Here’s a line I’ve been writing for many years: Hardware is nothing more than software that breaks if you drop it. It’s true because everything from a toaster oven to thermostat to, well, just about anything else is loaded with embedded software. Even today’s vehicles are essentially little more than highly complex mobile computers with seating for five and cargo space.
By submitting your personal information, you agree that TechTarget and its partners may contact you regarding relevant content, products and special offers.
While we’re busy gushing about the latest mobile and cloud applications, it is the software embedded in dishwashers, IoT sensors, microwave ovens, digital cameras, vehicles, and even self-synchronizing wall clocks that may be real stars. There’s a lot more to software than user-facing applications, after all.
According to data published in June 2016 by Global Market Insights, the embedded software market size, valued at $10.46 billion in 2015, is predicted to register a 7% compound annual growth rate (CAGR) through 2023, rising to about $18 billion.
One key driver is automotive. According to Global Market Insights, the automotive embedded systems market accounted for roughly 22% share in 2014, with CAGR gains estimated at 5.5% from 2016 to 2023. Smart vehicles, navigation capability, and car-to-road communication, along with the rise of hybrid and electric vehicles are behind the growing numbers.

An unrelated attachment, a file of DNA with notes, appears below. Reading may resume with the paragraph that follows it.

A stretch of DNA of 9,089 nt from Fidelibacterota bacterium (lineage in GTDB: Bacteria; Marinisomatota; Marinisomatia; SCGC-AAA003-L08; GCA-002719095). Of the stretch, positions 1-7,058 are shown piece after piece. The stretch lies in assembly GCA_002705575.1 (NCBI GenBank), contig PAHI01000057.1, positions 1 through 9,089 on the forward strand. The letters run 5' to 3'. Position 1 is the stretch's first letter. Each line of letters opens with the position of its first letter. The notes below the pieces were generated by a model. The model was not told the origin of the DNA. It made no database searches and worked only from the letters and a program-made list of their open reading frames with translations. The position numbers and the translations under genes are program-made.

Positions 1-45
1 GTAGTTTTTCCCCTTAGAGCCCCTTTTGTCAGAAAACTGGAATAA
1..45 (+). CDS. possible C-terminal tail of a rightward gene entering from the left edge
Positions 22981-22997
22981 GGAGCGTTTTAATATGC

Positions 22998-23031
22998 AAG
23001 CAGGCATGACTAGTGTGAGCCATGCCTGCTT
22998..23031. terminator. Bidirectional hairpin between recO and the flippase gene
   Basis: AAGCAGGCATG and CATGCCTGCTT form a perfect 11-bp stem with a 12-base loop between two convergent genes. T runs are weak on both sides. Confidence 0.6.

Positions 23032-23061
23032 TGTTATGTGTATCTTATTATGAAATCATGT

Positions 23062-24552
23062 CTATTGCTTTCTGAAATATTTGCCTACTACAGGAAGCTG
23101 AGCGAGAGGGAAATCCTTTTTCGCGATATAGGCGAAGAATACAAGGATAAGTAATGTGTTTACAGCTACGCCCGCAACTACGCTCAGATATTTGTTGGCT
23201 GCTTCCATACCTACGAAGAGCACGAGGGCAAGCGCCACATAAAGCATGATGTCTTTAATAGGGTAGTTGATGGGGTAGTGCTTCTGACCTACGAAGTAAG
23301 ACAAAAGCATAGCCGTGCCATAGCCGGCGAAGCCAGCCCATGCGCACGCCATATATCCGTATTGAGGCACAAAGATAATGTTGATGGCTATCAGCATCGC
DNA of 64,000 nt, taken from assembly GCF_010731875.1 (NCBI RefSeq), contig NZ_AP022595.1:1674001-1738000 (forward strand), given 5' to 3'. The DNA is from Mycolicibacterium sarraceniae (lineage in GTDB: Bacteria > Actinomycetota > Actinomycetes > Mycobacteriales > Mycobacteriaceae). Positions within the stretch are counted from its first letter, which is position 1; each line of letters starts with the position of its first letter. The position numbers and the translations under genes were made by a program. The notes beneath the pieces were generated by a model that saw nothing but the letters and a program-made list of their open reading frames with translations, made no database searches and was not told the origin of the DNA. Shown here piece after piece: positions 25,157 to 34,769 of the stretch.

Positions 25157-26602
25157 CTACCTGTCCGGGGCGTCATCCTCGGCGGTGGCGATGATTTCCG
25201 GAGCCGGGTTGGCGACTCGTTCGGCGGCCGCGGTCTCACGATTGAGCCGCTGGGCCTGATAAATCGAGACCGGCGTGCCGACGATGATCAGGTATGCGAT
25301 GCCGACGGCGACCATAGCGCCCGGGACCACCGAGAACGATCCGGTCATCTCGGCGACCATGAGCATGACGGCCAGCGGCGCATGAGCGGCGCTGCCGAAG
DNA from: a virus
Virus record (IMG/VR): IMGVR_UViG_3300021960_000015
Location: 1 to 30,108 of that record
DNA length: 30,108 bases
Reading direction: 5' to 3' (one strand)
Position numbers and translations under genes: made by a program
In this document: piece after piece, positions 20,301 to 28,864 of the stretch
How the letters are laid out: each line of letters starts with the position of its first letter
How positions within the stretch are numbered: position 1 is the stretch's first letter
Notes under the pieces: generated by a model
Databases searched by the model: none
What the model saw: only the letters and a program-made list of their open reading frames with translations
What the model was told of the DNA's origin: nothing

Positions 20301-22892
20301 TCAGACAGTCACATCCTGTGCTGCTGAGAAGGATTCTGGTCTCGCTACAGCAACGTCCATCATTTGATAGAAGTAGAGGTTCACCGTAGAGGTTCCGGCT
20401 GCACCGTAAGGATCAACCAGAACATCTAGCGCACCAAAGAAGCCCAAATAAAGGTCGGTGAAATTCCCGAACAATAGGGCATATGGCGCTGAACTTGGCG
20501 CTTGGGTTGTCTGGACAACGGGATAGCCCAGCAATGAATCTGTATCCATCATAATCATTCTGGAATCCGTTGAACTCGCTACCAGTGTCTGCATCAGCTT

Another obvious growth market is wearable devices. “Growing use of wearable embedded equipment across many applications like medical, security, fitness and safety is predicted to promote embedded software industry trends,” the report notes. Increasing customer demand for electronic equipment like computers, tablets and smartphones is predicted to enhance the demand for the industry further.
The report defines embedded software as consisting of tools, middleware, and operating systems. There’s a rise in the use of Java in mobile devices behind technologies that include near-field communications.
This is also about highly specialized real-time operating systems, such as VxWorks from Wind River, ThreadX from Express Logic, and the open-source Fusion Embedded RTOS from Unicoi Systems for starters.
If you’ve worked on embedded software of any kind, we’d like to hear from you. What is the nature of the software you’ve written and on what kinds of devices is it running? There’s lots to talk about and plenty of opportunity for software engineers looking to expand their horizons. Join the conversation.